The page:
How Enderal Plays With Player Expectations

Enderal, SureAI’s ambitious, mechanically dense Skyrim overhaul mod is not really a mod at all. At this point, it’s better described as a massive roleplaying game that uses Skyrim’s engine and assets to create a new world populated by its own cast of characters. It also tells a substantially darker, weirder, and more thoughtful story than Skyrim. And now, the complete edition of the game has been independently released on Steam. It’s a free download if you already own Skyrim, so there’s never been a better time to give it a try.

Yer a Protagonist, Harry

Enderal starts off with fairly rote story beats. After you miraculously survive drowning, you discover that you have fantastical magic powers and can see glimpses of the future. People very quickly start calling you “prophet” and expect you to thwart an apocalypse planned by mysterious beings called “The High Ones”. Typical RPG horseshit, but it’s frequently interrupted by unsettling dream sequences and plot threads that abruptly end without any closure.

The game never settles into a fully heroic tone, frequently taking horrifying detours both surreal and mundane. From Enderal’s first scene, you are plagued by recurring, guilt-soaked nightmares about your murdered family. When your adventures take you on a magic train through an abandoned underground temple, you stumble upon a mouldering corpse that looks exactly like you. Tealor Arantheal, the theocratic dictator of the game’s eponymous nation and heroic leader of your fight to stop the High Ones, admits to committing heinous fucking war crimes if you push him.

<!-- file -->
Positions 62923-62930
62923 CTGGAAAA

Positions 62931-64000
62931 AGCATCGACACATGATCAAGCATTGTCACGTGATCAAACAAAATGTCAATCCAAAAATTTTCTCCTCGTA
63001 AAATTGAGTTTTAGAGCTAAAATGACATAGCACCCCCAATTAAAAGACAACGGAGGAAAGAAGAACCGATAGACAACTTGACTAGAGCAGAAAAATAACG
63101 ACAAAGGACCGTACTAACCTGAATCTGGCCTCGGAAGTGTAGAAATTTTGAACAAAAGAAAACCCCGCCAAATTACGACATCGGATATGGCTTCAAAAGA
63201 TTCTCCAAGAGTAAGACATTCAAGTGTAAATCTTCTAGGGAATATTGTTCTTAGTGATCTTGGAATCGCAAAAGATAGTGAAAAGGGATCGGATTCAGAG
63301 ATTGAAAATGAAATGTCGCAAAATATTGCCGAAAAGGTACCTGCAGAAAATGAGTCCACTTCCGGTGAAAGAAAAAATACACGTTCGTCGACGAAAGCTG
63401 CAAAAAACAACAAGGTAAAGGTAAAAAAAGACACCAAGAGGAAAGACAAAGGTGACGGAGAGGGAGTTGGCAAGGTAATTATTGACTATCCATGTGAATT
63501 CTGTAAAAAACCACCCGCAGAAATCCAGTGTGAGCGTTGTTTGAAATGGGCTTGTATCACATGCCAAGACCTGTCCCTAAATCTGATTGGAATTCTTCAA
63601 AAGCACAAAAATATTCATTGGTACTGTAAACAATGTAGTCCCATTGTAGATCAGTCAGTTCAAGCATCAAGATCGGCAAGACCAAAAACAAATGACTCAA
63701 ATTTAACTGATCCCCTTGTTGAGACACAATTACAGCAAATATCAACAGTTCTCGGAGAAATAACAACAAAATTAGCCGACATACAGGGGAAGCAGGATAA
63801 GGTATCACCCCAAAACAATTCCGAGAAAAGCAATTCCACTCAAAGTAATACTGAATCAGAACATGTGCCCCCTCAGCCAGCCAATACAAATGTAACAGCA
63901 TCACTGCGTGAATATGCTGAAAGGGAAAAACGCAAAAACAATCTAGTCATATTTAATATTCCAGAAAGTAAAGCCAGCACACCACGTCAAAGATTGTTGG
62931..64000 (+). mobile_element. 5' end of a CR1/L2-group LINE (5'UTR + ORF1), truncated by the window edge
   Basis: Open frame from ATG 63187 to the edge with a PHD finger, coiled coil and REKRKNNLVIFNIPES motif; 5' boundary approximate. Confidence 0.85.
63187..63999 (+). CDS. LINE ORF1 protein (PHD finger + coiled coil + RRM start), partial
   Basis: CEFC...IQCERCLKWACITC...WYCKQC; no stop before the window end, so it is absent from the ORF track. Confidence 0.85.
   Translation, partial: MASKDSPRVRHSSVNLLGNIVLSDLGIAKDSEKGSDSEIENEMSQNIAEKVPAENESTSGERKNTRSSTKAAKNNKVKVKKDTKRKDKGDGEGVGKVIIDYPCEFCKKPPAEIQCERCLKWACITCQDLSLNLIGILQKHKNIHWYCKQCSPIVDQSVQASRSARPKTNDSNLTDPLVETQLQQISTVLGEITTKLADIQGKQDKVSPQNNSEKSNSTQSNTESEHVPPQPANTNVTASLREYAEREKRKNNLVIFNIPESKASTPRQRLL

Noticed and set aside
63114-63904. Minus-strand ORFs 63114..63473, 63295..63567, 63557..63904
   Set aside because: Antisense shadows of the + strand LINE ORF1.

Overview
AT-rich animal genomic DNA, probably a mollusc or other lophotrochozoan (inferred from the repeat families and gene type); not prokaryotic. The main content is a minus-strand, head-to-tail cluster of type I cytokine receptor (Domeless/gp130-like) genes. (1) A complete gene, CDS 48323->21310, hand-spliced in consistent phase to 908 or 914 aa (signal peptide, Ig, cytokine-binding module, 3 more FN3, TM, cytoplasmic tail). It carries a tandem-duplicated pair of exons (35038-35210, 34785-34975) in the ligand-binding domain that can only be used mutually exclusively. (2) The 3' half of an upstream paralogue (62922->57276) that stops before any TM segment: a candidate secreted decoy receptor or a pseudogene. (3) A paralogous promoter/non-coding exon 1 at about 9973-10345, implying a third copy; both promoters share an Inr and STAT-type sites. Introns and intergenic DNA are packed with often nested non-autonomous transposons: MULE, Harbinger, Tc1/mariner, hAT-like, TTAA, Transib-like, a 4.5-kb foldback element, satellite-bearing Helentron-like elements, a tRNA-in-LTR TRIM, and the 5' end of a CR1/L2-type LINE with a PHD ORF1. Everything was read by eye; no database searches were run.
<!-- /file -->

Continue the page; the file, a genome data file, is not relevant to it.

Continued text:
If you’ve played The Witcher 3 or any other dark fantasy game, you’ll be familiar with this aesthetic. It’s the old “special sword man kills the baddest guy and saves the world” plot we always get in games of this scope. And for most of its campaign, Enderal feels like it’s leading you through bizarre, dark territory to a familiar destination.

But when your plans come to fruition and you complete the ancient weapon meant to stop the High Ones, shit hits the fan and the game swerves away from the familiar. Spoilers ahead.

As it turns out, the apocalypse was never going to happen without this machine, and the High Ones — beings without corporeal form — needed you to build it for them. As you race to undo the machine, you speak one final time with your enemies, who have been taunting you the whole game. Maddeningly, they tell you the same thing they always have, but now you can recognize it as the truth. You were in over your head, your heroics were vanity, and your desire to be a savior will be the doom of humanity. But the High Ones weren’t just relying on any old human to catch a messiah complex when the world was imperiled. They chose you specifically — or at least, they chose the memory of you. You’re dead, after all.

Wait, What?